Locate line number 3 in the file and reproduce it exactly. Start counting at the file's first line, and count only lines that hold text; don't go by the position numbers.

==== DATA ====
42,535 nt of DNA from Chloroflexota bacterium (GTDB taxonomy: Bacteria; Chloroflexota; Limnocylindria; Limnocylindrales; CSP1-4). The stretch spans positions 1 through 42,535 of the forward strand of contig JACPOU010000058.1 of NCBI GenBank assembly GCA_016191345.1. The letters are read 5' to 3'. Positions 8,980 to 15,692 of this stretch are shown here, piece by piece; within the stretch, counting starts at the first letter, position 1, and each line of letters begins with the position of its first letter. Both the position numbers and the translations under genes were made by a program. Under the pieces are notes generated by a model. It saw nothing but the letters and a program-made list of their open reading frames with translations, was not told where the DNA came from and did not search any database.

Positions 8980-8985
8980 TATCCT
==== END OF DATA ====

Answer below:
8980 TATCCT